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Portraits of Popular Breeds at Home and Abroad – Scottish Fold

author Lucy Byrne | Interesting information

Scottish fold cats look similarly to British shorthair with one crucial detail – their ears. They are fold forward and downward. It all started with one tom cat found in Scotland in 1961 in a litter from a common domestic cat. He was named Snowball according to its snowy white fur and he was immediately popular in cat breeders. That’s why the mutation behind the fold ears caused by the connection of domestic cats and British shorthair cats was shortly standardized.

The gene responsible for fold ears is dominant. The problem is that besides ears, it also causes deviations in cartilages in other body parts. The risk is multiplied when both parents have fold ears, that’s the reason why they are not crossbred together. One parent is always a British shorthair cat or an American shorthair cat. Except for Scotland, this breed is also bred in America and these individuals were exported to Europe as well.

Scottish fold cats are friendly, balanced cats. They get on well with other cats and don’t have problems with dogs if they have good experience with them from young age. Even though they sometimes enjoy games, they are rather calm animals who aren’t easily disturbed. Moreover, they are quite quiet and do not force people to cuddle, even though they like it.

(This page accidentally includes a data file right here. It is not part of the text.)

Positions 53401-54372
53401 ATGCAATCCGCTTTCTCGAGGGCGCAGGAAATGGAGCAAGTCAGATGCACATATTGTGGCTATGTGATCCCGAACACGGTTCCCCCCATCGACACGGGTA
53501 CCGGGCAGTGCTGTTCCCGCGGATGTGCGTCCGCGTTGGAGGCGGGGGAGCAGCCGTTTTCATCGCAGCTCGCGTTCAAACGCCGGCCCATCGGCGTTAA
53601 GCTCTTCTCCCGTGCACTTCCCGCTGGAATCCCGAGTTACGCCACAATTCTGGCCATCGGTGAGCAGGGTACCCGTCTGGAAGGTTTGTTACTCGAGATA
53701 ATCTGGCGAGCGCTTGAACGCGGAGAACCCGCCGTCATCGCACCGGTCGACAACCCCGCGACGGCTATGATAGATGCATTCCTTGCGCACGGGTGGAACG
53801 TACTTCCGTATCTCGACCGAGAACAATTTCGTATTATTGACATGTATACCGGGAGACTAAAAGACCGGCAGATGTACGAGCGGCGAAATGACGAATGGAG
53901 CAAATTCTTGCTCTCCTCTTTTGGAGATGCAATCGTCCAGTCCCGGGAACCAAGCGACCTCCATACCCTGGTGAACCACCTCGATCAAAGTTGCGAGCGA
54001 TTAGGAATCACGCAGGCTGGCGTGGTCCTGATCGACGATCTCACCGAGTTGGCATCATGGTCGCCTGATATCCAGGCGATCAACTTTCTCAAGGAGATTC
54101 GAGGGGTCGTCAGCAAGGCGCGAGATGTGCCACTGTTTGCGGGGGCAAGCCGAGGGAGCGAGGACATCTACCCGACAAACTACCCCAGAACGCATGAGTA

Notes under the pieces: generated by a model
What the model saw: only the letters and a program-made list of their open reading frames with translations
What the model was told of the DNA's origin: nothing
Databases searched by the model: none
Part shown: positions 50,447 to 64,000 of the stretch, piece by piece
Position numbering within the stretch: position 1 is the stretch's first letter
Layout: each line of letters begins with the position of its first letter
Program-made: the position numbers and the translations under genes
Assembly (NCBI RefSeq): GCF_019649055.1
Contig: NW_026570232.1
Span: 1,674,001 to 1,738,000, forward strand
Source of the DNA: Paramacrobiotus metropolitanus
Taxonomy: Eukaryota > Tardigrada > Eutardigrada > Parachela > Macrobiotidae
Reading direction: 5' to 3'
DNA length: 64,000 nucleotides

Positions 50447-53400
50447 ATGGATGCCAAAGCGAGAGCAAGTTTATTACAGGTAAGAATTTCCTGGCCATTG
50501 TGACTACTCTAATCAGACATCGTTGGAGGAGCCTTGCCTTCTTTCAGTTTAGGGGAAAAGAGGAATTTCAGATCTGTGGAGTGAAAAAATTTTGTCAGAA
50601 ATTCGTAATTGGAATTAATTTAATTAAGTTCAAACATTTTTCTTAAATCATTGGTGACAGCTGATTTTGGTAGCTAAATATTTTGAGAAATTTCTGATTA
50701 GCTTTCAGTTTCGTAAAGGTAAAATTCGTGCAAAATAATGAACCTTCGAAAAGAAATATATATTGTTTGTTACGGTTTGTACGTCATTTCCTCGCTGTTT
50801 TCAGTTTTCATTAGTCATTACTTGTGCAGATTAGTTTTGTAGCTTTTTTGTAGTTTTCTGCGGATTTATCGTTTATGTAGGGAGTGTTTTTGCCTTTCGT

They feel great in busy families and are suitable for living with small children. When the child gets too rough, they try to escape first and use their claws only in emergency cases. Although these cats are social, they can handle a day or two alone, on the contrary to most breeds.

With regard to care, they are not very demanding. Their fur needs to be combed from time to time, a bit more often when they shed. Even though their ears are fold forward, they are not prone to inflammation and do not need any special care compared to other cats. Their specific feature is the fact that kittens are born with straight ears and they start to fold when they are about four weeks old.

Scottish fold cats are universal companions. Their nature and care they need are not different from most other cats. They get on with almost anyone. Also their colours are good for practically everyone as there are cats of all natural colour variants.